Rx for Nurse Burnout: 'Stress First Aid' Delivers Relief and Mental Health Support
To combat nurse burnout and prioritize their mental health and well-being, BayCare has been selected by the American Nurses Foundation, the philanthropic arm of the American Nurses Association Enterprise, to participate in a three-year pilot project known as “Stress First Aid” (SFA).
Originally developed by the U.S. military to help Navy and Marine Corps service members dealing with post-traumatic stress disorder (PTSD), SFA has now been adapted for use by health care workers.
“The program is all about how to recognize stress within your team members. Unlike other programs or resources through the Employee Assistance Program where it's a one-on-one approach, this is more team member support where you're helping each other as a team,” Rocky Hauch, the program champion and BayCare’s advanced nursing educator, explained.
SFA encourages healthcare professionals to better understand and confront their trauma by engaging in open conversations about their emotional well-being. The program also equips nurses with the necessary tools to navigate and manage the intense stress they face in their demanding roles.
As the patient care leader on the neuro and neurosurgical floor at St. Joseph's Hospital, Ashley Melendez knows firsthand the pressures and burdens faced by our dedicated caregivers.
“Our profession teaches us to suppress our emotions and our feelings, and we focus more on caring for others. But you can't care for others with an empty cup,” Melendez said. “A lot of nurses do not reach out for help. And the impact is significant, not only at work but in our daily lives with our spouses, our families, our kids, everything. It is so important that we learn how to cope with what we face daily to help us take better care of the public.”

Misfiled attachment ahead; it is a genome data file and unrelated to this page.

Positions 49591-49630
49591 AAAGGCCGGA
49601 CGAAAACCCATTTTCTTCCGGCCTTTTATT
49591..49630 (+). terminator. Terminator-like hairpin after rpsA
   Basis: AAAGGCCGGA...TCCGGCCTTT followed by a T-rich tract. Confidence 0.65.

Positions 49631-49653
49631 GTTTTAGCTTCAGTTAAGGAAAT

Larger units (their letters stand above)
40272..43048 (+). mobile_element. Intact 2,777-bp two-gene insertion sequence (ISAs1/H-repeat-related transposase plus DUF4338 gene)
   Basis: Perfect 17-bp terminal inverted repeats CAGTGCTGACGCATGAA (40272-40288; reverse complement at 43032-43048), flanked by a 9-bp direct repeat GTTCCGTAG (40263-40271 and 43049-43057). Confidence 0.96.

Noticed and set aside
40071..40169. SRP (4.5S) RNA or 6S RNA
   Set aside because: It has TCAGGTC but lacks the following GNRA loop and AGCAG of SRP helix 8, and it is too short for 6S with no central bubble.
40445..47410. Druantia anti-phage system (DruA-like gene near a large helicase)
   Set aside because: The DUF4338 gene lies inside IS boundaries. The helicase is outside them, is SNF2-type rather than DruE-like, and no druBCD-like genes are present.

The SFA system utilizes a visual approach, employing a universal color code for assessing an individual's stress experiences. Nurses can identify their emotional state using one of the four colors; green represents a healthy state, yellow signifies they are feeling irritable and stressed, orange represents distress, and red indicates a mental disorder. The key to SFA is recognizing when someone is struggling and empowering nurses to initiate conversations about mental health in a more natural and stigma-free manner.
“I can already tell you that it’s really helped me. I can call the other principal investigators in the program, for example, and tell them I'm in the orange zone, we need to talk. They’ll know where I am mentally and how to help. We have a common language now to talk about our stress,” Hauch added.
BayCare is one of four organizations nationwide who have implemented the Stress First Aid trainings. The program launched in April, and about 120 team members throughout 3 Main and 3 North at St. Joseph’s Hospital have participated in the program so far.
According to Hauch, as the program gains momentum, the goal is to fine tune it and expand it to two other units by 2024.
“I feel very proud to be a part of this. This is a topic that I feel we have desperately needed. The nursing team works so hard and we care so much and we truly we deserve to have some attention for our stress as well. So, I'm very thankful,” Melendez said.
To learn more about Stress First Aid through the American Nurses Foundation, visit their website here.